As white supremacists descend on campus, the UF bell tower played the 'Black National Anthem'

In a gospel-tinged clapback at white supremacists descending on the University of Florida campus Thursday for Richard Spencer's speech, the school's carillon bell tower played a song known as the "Black National Anthem."

reporter Arnae Holcomb captured several seconds of the song playing from UF's Century Tower. Hundreds of students and community members from UF and across Florida protested Spencer's speech inside and outside the auditorium.

"Lift Every Voice and Sing," also known as the "Negro National Anthem," is a century-old song with origins in Florida. In 1900, James Weldon Johnson, a Jacksonville native, wrote it as poem for 500 school children in his hometown to recite on President Lincoln's birthday. Johnson, an accomplished creative figure in the Harlem Renaissance community, was the first African American admitted to the Florida Bar.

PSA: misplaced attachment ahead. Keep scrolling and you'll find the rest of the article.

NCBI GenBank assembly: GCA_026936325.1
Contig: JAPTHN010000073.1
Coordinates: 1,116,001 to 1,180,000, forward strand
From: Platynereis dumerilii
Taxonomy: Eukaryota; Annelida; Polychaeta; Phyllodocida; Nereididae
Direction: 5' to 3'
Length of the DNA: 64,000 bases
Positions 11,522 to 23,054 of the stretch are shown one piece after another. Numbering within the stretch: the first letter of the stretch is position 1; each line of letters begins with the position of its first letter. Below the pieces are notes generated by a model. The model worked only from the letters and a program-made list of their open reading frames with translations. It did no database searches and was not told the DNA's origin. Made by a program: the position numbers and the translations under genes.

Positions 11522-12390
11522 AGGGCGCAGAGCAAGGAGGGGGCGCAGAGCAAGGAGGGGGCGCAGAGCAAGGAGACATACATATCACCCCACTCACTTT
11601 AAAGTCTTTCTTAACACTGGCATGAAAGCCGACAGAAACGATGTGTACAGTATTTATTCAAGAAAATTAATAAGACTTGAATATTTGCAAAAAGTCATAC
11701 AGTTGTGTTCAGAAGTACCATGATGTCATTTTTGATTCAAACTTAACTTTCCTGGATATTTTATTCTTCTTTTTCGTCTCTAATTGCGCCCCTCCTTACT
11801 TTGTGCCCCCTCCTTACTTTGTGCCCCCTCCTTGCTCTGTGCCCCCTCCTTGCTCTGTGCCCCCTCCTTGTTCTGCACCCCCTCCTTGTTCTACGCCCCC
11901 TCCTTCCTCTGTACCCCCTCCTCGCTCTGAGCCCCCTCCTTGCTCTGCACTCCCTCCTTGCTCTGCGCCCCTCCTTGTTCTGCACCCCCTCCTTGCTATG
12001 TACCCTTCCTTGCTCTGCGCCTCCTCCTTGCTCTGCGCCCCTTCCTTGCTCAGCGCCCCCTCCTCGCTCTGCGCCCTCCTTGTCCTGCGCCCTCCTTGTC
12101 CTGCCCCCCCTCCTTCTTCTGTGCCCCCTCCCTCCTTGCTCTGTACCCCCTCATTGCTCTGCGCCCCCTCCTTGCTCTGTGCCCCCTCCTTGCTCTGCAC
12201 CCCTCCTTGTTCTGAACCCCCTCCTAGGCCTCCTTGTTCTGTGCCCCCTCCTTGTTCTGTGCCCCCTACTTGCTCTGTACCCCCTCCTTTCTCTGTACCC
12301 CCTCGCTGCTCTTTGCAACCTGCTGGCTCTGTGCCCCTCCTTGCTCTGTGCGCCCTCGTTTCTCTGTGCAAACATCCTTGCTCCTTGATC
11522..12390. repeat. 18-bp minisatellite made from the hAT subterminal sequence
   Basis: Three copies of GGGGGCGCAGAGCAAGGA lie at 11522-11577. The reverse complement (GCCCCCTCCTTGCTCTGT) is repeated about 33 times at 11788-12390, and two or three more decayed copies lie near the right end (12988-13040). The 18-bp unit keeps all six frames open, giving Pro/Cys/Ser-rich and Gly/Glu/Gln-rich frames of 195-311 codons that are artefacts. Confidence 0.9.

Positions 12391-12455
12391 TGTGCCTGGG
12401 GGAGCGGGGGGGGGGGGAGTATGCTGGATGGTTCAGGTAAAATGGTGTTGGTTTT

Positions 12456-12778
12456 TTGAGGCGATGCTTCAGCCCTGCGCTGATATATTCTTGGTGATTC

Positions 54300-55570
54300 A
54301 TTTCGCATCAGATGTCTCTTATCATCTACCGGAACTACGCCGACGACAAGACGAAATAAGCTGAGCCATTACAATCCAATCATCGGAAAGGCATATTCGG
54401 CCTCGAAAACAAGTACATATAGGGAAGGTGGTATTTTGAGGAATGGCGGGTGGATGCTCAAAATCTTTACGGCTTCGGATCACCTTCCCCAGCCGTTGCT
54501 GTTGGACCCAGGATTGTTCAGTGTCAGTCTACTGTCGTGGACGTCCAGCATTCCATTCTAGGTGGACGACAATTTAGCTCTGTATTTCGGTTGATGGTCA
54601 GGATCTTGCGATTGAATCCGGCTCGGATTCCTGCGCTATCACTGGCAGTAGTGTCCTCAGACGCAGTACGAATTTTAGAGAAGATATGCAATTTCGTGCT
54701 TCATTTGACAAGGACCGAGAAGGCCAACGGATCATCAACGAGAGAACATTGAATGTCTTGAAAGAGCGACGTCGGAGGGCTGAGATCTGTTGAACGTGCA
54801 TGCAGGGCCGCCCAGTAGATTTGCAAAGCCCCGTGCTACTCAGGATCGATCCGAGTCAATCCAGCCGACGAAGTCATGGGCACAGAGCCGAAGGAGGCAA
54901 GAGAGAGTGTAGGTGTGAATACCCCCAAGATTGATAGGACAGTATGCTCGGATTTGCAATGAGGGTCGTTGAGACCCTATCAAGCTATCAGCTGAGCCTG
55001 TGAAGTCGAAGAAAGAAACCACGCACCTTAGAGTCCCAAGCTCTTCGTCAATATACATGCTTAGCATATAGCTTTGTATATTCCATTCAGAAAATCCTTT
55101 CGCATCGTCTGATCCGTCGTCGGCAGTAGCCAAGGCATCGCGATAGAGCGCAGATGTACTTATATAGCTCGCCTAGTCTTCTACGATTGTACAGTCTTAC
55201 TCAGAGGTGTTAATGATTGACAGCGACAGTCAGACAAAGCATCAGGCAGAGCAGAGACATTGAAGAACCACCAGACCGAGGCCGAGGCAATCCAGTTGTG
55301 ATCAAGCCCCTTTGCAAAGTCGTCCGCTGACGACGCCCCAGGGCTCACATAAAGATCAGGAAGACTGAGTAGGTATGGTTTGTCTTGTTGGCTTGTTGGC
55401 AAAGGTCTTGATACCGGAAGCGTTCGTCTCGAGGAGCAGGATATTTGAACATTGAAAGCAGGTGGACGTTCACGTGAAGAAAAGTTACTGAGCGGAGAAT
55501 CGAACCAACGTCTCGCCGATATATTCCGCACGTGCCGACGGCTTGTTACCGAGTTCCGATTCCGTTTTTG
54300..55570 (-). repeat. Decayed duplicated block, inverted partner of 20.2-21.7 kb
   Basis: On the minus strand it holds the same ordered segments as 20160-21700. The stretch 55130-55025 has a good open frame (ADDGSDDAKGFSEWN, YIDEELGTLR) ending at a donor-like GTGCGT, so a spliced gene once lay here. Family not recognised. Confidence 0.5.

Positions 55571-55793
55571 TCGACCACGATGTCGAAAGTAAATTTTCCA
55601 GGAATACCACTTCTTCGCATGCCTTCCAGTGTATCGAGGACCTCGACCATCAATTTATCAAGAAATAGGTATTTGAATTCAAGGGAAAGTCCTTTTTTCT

James Weldon Johnson - Photo via Florida Memory
Photo via Florida Memory
James Weldon Johnson
In a time of lynchings, Jim Crow laws, segregation and racial terrorism against African Americans, the hymn was written by as a song for the children of a generation freed from slavery who were still determined to continue the fight to secure their rights as American citizens. The lyrics were set to music by by Johnson's brother, John Rosamond Johnson, and the song was quickly adopted as a civil rights anthem by the NAACP. Although some critics have interpreted it as separatist and divisive, others see it as a hopeful anthem on the promise of a better tomorrow.

If you've never heard it before, it's a bittersweet spiritual with piercing lyrics that stays relevant. In the 100 years since its creation, it has been adapted by black artists dozens of times, including versions by Ray Charles, Al Green, BeBe Winans, Aretha Franklin and Melba Moore.

Check out this trippy, space-inspired version with every 90s R&B artist you can think of.

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